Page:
It must have caught her just right, that forking bolt that found Vanessa jogging in a sun shower. She’d been darkly aware of something following, not unlike the occasional male jogger whose foot-strikes made her heart skitter until he passed. As the shadow of that solitary cloud had spread, she’d twisted her head to look behind. Seeing no joggers, she’d felt nevertheless a target. And then she was. The storm had spun up just enough to fire a single shot. A clear blue sky was backdrop to the paramedics when she’d come to. And hardly a hint of rain, outside of her sopping clothes.
Physical and psych evaluations came back normal, but Vanessa knew something was wrong. She felt guilty, mournful for the loss of something she couldn’t name. Online she found a survivors’ group that called themselves Struck. With her malaise deepening, she gave it a try. They’d all experienced the typical aftereffects—the illusion of lights brightening as they passed, ceiling fans speeding up. Premonitions of thunderstorms days in advance.
“Did you feel,” Vanessa asked of them, “like the lightning was meant for you? That you were supposed to die?”Their blank stares answered the question.Just curious, she mumbled, frustrated at managing to further isolate herself. At the end of the session, she closed the laptop and reached for Fisticuffs, her cat. His fur drew up toward her palm. He hissed and disappeared.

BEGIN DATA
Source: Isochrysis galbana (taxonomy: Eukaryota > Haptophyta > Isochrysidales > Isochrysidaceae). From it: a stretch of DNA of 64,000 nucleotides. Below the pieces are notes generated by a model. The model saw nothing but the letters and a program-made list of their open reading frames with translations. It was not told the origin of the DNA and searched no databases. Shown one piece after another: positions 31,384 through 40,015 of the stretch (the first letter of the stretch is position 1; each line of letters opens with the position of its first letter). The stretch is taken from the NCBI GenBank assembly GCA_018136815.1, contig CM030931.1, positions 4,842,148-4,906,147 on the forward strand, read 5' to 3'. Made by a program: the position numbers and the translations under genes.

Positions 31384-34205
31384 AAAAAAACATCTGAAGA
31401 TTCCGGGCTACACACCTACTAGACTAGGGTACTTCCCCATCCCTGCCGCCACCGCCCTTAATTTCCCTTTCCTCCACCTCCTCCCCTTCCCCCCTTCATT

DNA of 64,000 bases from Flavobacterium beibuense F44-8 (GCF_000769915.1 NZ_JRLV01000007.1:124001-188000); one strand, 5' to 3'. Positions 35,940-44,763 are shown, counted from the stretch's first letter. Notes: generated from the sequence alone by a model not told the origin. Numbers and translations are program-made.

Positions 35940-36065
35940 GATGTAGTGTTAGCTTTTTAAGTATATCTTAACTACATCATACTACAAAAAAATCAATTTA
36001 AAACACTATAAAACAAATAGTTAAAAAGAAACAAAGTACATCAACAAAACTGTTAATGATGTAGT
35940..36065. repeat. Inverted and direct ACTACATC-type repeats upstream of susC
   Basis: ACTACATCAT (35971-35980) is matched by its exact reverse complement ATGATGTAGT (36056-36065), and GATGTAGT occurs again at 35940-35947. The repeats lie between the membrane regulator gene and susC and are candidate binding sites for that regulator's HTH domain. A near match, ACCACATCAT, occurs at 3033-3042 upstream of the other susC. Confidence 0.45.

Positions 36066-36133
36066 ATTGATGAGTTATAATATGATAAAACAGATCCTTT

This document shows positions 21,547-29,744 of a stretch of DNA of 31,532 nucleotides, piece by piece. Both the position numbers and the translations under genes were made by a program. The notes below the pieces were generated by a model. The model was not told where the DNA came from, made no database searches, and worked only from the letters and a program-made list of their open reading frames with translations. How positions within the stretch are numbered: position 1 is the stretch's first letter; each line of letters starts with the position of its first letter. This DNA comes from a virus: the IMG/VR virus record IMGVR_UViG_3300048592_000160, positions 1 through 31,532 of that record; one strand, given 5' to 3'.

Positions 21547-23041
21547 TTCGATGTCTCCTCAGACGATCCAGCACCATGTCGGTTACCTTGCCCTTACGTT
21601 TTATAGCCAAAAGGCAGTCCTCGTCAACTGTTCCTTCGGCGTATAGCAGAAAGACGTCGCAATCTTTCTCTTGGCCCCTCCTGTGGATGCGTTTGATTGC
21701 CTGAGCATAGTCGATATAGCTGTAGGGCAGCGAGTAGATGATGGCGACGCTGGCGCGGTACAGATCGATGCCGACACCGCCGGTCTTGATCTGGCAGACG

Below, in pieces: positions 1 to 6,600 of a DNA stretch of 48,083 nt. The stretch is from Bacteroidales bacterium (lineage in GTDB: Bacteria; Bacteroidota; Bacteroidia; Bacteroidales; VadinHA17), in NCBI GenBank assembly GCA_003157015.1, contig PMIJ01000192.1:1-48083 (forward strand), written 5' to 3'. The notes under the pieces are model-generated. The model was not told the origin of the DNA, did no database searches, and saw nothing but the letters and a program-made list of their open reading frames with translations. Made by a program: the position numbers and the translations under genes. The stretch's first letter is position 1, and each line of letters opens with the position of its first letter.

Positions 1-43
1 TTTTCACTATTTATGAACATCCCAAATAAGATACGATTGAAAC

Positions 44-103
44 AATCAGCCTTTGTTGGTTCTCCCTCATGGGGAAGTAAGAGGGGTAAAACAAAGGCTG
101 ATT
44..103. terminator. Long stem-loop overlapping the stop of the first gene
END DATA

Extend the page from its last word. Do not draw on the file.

Vanessa had survived, but the world had changed. The air in her studio crackled. Inanimate objects seemed alive, even menacing. Power cables coiled, pre-strike. Socks crouched, ready to leap across the room to mate with her delicious charge. Outlets beckoned.
A spark of apprehension arced down her backbone. Another storm on its way.
Across town, a woman who was Vanessa’s mirror image sat on a couch in an otherwise unfurnished apartment. She too felt loss, the knowledge of past contentment: a job she’d gotten right after graduating, a cat—though his name escaped her. She sat a few more minutes. No, no, she thought, that was all wrong. She was new to the world, freshly manifested onto the couch. The life she’d reminisced belonged not to her, but to someone close to her. In the kitchenette she found a length of wire for hanging pictures and headed out, drawn eastward toward the waterfront. Someone—a friend?—lived there.
After work, Vanessa donned her raincoat and walked home. She clomped up the stairs to the top floor and into her studio at the end of the hall. Fisticuffs slithered underneath the couch. She refreshed his water and tossed a freezer-burned plank of something with peas into the microwave. A knock at the door.
Through the peep-hole Vanessa saw a clone of herself, soaked by rain. “Can I come in?” asked the woman.
Reflexively, Vanessa opened the door, a thousand unformed questions on her lips.
The clone entered and stood awkwardly.A glint from her hand. A knife?
“Why?” Vanessa asked.